As an individual, is confronting ‘work-mania’ pointless, or do we need a collective shift as a profession?
If the government does not do something seriously about teacher-workload, I fear for the longevity of the classroom teacher.
Nick Gibb has interpreted this research paper as evidence to increase class sizes: “teacher workload won’t reduce unless class sizes are increased.” What the report actually says, is that “with pupil numbers in secondary schools set to increase, it is unlikely that teaching timetables can be reduced without an increase in class sizes should teacher numbers not keep pace.
Note, if teacher numbers are not kept (or increase) in the same numbers. What chance to do we have with current demands in light of poor pay, rapid policy reform, unprecedented workload and increasing student numbers?
England’s teachers work the longest hours and get paid one of the worst salaries in OECD countries. Education Policy Institute (EPI) We need a seismic shift as a society. We need to re-define our meaning of success, and I do not think we can address the issue of workload alone in personal fixes to health, work and workload. We need a cultural shift in attitude.
We often think that everyone works so much because we need the money. This may well be true, given how incomes have stagnated and living costs skyrocketed in much of the western world. But several other changes have also aided this creeping colonisation of life by our jobs. First, it must be noted that not everybody is participating in the paid workforce, since there are still high levels of unemployment in many countries … Second, mobile technology certainly plays a role since we are always connected – sometimes obsessively so, checking emails even when unnecessary …Third, the popular trend of reclassifying people as self-employed and contractors encourages overwork, because you only get paid for the direct hours you put in. And fourth, our society is currently gripped by a pervasive ideology of work. ~ The Guardian.
Research published by The Education Policy Institute argues that there has been rather less policy and analytical focus on those people who actually deliver education – teachers – and how we recruit, retain and develop them. The report – which considers responses from over 100,000 lower secondary school teachers – seeks to compare the experiences of teachers in England with those in the 35 other jurisdictions, and explore differences across teachers within England.
- Teachers in England are working longer hours than in most other countries.
- Long working hours are hindering teachers’ access to continuing professional development (CPD).
- Long hours, low starting pay and limited access to professional development create a risk of teacher ‘burn out’, especially in the early stages of careers.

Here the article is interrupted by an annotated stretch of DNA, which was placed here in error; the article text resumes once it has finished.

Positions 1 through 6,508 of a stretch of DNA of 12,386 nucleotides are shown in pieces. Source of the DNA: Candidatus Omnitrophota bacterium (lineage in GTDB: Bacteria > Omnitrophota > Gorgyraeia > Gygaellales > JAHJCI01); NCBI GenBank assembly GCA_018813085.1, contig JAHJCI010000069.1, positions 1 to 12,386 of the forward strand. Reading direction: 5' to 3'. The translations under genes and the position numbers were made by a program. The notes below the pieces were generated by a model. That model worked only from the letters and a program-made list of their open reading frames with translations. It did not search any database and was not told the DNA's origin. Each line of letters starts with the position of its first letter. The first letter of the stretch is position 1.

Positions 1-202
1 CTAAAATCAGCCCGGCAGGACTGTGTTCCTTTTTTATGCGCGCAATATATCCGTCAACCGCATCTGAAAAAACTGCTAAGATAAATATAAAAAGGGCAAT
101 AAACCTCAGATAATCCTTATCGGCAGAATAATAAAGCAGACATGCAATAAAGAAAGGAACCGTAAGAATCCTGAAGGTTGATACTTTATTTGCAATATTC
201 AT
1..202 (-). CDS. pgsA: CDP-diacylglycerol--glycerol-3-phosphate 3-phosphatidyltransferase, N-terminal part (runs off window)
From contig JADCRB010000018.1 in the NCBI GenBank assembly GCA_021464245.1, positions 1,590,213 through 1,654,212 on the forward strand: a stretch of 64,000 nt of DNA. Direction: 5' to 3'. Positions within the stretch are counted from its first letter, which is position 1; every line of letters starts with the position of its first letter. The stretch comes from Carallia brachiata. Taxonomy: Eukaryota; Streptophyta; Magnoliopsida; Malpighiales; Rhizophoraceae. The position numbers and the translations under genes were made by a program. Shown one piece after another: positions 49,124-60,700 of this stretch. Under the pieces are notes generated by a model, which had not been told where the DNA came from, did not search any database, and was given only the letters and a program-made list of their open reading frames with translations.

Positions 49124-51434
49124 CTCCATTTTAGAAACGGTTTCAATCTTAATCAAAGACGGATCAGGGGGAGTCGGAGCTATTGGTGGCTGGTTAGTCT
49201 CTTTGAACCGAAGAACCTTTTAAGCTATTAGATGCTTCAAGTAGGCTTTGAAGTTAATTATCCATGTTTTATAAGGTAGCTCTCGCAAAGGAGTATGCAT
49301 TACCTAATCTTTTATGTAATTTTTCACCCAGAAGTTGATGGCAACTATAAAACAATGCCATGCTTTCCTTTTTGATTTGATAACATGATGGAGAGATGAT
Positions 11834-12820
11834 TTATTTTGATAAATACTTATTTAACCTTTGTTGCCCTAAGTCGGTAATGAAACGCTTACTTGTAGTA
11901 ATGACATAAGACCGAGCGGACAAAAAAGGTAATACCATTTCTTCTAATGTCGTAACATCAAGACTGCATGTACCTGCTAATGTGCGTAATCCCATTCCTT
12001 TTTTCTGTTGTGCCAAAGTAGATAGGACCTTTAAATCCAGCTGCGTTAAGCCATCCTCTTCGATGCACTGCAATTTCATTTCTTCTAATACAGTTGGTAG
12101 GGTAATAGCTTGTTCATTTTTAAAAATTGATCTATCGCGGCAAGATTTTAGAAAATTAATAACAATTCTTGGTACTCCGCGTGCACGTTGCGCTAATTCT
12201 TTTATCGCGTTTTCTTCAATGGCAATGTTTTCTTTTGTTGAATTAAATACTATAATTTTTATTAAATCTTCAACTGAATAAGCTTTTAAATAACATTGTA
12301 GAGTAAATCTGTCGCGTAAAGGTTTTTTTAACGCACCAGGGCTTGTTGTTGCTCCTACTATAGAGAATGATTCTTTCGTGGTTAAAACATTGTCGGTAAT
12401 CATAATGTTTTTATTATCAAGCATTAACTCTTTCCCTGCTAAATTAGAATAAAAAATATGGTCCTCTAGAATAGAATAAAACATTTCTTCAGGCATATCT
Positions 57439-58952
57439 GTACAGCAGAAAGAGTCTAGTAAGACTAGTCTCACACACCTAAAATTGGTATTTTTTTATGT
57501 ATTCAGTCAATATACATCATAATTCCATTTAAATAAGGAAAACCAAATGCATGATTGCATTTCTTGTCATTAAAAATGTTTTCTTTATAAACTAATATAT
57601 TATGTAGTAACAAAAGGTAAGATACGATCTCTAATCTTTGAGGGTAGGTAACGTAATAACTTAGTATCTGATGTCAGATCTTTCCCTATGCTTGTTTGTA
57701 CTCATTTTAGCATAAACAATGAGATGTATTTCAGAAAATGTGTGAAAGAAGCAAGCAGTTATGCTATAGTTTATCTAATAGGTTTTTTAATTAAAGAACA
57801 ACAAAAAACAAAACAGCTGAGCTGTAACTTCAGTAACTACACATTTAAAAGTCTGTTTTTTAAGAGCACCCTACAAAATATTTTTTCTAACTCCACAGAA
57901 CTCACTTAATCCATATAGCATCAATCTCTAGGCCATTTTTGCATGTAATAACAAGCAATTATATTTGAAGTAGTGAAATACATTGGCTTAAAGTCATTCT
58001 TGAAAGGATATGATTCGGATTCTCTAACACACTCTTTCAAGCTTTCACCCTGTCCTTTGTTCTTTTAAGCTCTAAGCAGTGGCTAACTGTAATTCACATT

- There is no evidence that additional classroom assistants mean lower working hours for teachers.
- Teachers in outstanding schools (defined by the most recent Ofsted inspection at the time) tend to work the same number of hours as teachers in other schools but, when compared to satisfactory or inadequate schools, they are less likely to report their workload as ‘unmanageable’.
The data shown below includes:
- International comparison of working hours
- Distribution of working hours for full-time teachers
- Percentage of teachers agreeing their workload is unmanageable
- Full-time teaching hours by task
- Working long hours by OfSTED category
- Relative pay and working hours
- Barriers to professional development
- Type of professional development and total days spent
- Hours by task for teachers of different subjects
Click to expand.
The analysis in this report highlights that:
- Workload should be a cause for concern for professional development and teaching quality as well as for the wellbeing of teachers themselves.
- Teachers in England are spending significantly more time on non-teaching activities which are contributing to excessive working hours.
- With pupil numbers in secondary schools set to increase, it is unlikely that teaching timetables can be reduced without an increase in class sizes should teacher numbers not keep pace.
The DfE should monitor the implementation of new pay freedoms, which offer an opportunity to achieve a better balance in relative pay across a teacher’s career, and encourage multi-academy trusts to learn from and spread good practice within their chains.
Only last week I removed apps from my personal devices to take back control of my workload (outside of working hours). Work-life balance is a fallacy and there is little capacity in teaching to refine, reflect and improve. In many instances, teaching can feel like we are only fire-fighting day-to-day. If the government do not do something about it, I fear for the profession.
The full report can be downloaded here: